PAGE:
When you are the lone vote on a bill, whether you like it or not, you are going to get noticed. And when you stand out like that, it’s probably a good strategy to get noticed in the right way.
That’s why yesterday’s lone vote by state Rep. Greg Steube against the ban on powdered alcohol was more than a little odd. “We’re banning something that we don’t even know what it is.”
For the record, we do know what it is. In fact, we know exactly what it is. Palcohol, as it is called, is a little packet of booze in powdered form. It’s dehydrated alcohol, plain and simple. Nobody, except that lone “no,” is even disputing that.
And these little packets have serious mischief written all over them. Just think how easy it is for underage kids to sneak this stuff into sporting events or concerts or picnics or a restaurant or a backyard barbeque or into school. And when some kid gets hammered on Palcohol while dining at a local pizza joint and plows into a truck, who is going to be able to prove that the restaurant didn’t serve him the alcohol? Can you say dram shop liability?
Or imagine unscrupulous idiots upping the octane in an unsuspecting date’s drink. This stuff is snortable and too easily transportable. It’s bad news.
Steube probably has some good personal reasons for opposing the ban and I sincerely respect that, but he certainly didn’t do himself any favors with folks back home with that line of “we don’t even know what it is” logic. The libertarian logic might work here but the head-in-the-sand won’t.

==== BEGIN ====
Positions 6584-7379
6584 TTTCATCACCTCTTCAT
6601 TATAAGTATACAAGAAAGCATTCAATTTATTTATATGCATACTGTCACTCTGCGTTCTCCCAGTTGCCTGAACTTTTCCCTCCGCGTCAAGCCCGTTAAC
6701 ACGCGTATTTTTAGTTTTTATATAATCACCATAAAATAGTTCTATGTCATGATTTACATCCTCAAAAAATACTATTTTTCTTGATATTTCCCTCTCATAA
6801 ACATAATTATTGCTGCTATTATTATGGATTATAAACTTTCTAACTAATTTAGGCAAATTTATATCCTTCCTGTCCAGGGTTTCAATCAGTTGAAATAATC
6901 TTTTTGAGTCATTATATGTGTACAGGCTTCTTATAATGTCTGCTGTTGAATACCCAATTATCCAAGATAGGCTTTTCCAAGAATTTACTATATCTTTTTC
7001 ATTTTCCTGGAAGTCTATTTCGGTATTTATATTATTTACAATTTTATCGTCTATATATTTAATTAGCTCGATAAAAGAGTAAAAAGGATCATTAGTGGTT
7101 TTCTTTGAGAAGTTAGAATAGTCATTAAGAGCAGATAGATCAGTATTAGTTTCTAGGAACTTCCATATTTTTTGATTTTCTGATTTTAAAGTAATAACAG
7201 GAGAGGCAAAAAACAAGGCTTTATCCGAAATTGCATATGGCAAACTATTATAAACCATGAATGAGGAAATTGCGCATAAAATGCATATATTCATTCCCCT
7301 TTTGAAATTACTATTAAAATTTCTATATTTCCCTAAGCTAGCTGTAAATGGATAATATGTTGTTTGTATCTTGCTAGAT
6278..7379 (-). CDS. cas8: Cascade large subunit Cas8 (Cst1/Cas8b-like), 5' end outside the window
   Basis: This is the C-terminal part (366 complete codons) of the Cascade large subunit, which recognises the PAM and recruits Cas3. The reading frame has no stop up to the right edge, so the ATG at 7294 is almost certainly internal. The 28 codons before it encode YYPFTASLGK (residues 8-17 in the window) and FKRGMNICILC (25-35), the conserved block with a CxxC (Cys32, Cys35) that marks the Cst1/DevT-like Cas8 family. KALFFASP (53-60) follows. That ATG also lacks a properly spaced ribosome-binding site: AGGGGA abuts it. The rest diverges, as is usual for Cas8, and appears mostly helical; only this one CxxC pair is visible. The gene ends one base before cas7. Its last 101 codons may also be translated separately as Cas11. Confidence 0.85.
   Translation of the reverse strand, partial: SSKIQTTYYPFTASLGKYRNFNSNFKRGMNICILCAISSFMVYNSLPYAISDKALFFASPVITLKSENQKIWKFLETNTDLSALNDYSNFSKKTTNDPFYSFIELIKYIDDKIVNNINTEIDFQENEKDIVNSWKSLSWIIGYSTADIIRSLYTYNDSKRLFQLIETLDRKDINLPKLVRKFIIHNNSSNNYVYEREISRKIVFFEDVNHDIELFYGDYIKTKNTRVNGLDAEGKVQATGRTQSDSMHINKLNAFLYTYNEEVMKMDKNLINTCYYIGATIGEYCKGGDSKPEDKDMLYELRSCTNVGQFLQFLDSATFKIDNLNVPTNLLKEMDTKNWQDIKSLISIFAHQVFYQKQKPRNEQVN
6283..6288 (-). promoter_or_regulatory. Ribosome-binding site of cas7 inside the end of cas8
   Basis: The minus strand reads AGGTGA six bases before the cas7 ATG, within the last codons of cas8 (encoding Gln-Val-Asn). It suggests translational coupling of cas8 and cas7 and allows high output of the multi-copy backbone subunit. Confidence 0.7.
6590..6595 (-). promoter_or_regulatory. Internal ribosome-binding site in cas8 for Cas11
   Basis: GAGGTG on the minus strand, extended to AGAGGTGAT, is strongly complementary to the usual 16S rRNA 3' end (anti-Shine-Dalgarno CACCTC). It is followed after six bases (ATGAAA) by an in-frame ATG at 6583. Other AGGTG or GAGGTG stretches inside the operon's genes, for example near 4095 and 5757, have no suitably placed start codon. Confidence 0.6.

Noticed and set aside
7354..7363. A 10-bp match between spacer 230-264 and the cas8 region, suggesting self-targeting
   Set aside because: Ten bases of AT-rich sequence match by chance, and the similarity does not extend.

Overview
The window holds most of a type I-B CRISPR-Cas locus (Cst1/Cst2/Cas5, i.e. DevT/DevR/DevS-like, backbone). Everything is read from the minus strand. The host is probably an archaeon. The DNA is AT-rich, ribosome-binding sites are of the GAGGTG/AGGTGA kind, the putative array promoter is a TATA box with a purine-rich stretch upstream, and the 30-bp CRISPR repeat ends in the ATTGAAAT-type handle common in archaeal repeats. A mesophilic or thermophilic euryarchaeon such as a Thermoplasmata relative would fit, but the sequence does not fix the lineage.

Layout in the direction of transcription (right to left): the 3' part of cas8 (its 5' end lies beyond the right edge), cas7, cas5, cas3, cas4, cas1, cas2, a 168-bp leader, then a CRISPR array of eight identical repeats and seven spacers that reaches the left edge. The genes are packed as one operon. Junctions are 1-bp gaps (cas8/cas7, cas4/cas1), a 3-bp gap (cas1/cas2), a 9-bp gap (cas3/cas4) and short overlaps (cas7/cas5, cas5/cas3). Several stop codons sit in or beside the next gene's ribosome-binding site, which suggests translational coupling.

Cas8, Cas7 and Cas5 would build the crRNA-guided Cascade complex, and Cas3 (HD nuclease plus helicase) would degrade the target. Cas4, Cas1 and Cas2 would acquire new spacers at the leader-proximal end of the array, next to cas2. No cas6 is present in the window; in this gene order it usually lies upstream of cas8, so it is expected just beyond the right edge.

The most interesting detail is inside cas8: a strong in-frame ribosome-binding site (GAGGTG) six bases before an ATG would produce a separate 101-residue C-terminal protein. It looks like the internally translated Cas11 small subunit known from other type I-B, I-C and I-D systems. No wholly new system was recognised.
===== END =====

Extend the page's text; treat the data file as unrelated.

Which brings us to the other notable outlier voice in this debate, the product’s inventor, Mark Phillips.
Phillips does invoke a libertarian tone, claiming, “No one wants a nanny state telling its citizens what they can and cannot drink.”
The very reason the states are the only ones with the authority to ban it is because the 21st Amendment requires that. That amendment specifically delegates this power to the states and it is worth noting that it was widely supported by both houses of Congress and to this date is still the only amendment to the Constitution ratified by actual state conventions. And the very essence of that amendment was to re-allow alcohol consumption in the United States by requiring the states to do just that: tell citizens (and non-citizens) what they can and cannot drink.
And, last we checked, it’s still a part of our nation’s charter document. So it’s probably no exaggeration to say “no one wants a nanny state telling its citizens what they can and cannot drink” is demonstrably untrue and provably false.
Look, it is the responsibility of the state to protect us from ourselves when it comes to drinking alcohol -– powdered or not. We limit drinking age, we restrict hours of consumption, set levels allowable to be able to operate a motor vehicle, limit concentration of alcohol in a beverage, and even determine who is allowed to sell it.
Until this stuff is proven to be safe, the lawmakers who support this ban -– and as of this writing, that is the vast majority of them -– are on the right side of this issue.